The latest rail data from the AAR continues to reflect the weak economy. Despite today’s stimulus boosted GDP, the real economy continues to flounder. Total intermodal traffic came in at 207,401 trailers. This was a marginal increase from last week’s reading, a 10.1% decline from last year and a 14.5% decline from 2007. Of course, it’s important to note that the figures are year over year so bear in mind that this data is actually worse than the same period last year when the economy was seen melting down. The weekly and monthly data is certainly showing some signs of improvement of the March lows. The AAR reports.:
WASHINGTON, D.C., Oct. 29, 2009 — The Association of American Railroads today reported that rail traffic remains down year over year for the week ended Oct. 24, 2009. U.S railroads reported originating 276,357 carloads, down 14.8 percent compared with the same week in 2008 and 17.3 percent from 2007. It was around this time last year notable declines in rail carloads and rail intermodal traffic showed the first significant signs of the nation’s economic downturn. Therefore, the AAR will be reporting 2009 weekly rail traffic with year over comparisons for both 2008 and 2007 going forward.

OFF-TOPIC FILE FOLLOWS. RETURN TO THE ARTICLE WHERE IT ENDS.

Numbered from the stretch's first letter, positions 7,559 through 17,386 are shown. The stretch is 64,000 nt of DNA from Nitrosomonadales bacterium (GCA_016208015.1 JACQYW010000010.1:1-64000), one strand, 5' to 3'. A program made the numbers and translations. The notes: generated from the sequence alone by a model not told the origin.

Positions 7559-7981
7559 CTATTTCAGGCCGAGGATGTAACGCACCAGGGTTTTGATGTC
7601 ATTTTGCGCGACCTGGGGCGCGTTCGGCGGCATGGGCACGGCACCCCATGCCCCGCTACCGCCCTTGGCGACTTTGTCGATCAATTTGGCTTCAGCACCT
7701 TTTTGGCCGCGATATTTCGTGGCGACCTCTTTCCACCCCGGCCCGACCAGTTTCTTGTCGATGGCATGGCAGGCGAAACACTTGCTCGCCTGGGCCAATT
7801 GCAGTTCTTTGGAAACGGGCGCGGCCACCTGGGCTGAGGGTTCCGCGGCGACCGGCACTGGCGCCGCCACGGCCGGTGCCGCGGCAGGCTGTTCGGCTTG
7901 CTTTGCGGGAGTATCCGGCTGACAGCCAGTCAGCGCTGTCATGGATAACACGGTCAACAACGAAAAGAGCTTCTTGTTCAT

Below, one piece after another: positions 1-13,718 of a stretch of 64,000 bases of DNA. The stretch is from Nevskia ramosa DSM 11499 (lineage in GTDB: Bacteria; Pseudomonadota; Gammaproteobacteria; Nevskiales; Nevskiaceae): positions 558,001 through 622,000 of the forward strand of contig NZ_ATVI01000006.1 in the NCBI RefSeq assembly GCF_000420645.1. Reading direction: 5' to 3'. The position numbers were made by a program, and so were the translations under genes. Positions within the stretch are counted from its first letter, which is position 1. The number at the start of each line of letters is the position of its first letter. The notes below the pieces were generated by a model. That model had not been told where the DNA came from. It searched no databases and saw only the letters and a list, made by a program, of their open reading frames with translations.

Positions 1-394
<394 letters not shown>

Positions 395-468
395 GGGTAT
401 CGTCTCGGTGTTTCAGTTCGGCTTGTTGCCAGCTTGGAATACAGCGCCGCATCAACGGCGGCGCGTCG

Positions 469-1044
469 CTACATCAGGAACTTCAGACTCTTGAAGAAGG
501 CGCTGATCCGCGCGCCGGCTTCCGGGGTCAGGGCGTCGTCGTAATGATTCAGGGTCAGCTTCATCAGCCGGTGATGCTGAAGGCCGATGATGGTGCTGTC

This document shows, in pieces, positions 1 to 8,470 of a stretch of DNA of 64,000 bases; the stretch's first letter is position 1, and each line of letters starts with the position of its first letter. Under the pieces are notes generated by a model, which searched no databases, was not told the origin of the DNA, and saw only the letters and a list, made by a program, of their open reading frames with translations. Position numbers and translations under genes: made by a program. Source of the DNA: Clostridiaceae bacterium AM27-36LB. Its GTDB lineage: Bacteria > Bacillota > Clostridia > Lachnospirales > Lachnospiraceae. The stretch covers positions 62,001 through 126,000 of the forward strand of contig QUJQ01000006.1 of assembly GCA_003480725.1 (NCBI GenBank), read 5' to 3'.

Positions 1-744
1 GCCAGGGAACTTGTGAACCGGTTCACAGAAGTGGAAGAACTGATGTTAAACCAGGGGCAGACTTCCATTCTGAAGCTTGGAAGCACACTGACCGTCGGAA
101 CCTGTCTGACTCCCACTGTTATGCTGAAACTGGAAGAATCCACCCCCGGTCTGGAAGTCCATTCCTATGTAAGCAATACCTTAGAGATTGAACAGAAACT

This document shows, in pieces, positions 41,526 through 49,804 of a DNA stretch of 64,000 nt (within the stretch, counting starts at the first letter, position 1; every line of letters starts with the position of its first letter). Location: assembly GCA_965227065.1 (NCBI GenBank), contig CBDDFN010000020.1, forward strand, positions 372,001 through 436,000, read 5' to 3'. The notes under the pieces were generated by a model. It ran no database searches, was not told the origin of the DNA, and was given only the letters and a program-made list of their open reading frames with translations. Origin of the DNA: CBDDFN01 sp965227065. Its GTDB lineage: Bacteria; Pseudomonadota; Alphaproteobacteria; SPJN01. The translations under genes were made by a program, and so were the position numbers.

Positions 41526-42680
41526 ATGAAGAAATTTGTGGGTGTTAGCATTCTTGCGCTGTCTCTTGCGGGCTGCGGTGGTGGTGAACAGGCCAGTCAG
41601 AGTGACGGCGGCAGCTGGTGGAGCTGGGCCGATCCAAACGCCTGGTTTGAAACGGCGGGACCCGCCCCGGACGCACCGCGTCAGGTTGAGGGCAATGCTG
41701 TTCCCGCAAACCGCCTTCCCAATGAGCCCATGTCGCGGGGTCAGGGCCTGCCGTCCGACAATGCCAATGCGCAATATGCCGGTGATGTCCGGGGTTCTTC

In the West, carloads were down 14.8 percent compared with the same week last year, and 15.8 percent compared with 2007. In the East, carloads were down 14.8 compared with 2008, and 19.4 percent compared with the same week in 2007.
Intermodal traffic totaled 207,401 trailers or containers, down 10.1 percent from a year ago and 14.5 percent from 2007. Compared with the same week last year, container volume fell 3.6 percent and trailer volume dropped 34.7 percent. Compared with the same week in 2007, container volume fell 7.4 percent and trailer volume dropped 40.1 percent.
While 17 of the 19 carload freight commodity groups were down from the same week last year, grain mill products were up 9.6 percent and grain was up 6.2 percent compared with the same week in 2008. Declines in commodity groups ranged from 1.9 percent for chemicals to 66.1 percent for metallic ores.
Total volume on U.S. railroads for the week ending October 24, 2009 was estimated at 31.1 billion ton-miles, down 13.4 percent compared with the same week last year and 11.1 percent from 2007.
For the first 42 weeks of 2009, U.S. railroads reported cumulative volume of 11,207,180 carloads, down 18 percent from 2008 and 18.3 percent from 2007; 7,969,780 trailers or containers, down 16.4 percent from 2008 and 18.3 percent from 2007, and total volume of an estimated 1.2 trillion ton-miles, down 17.1 percent from 2008 and 15 percent from 2007.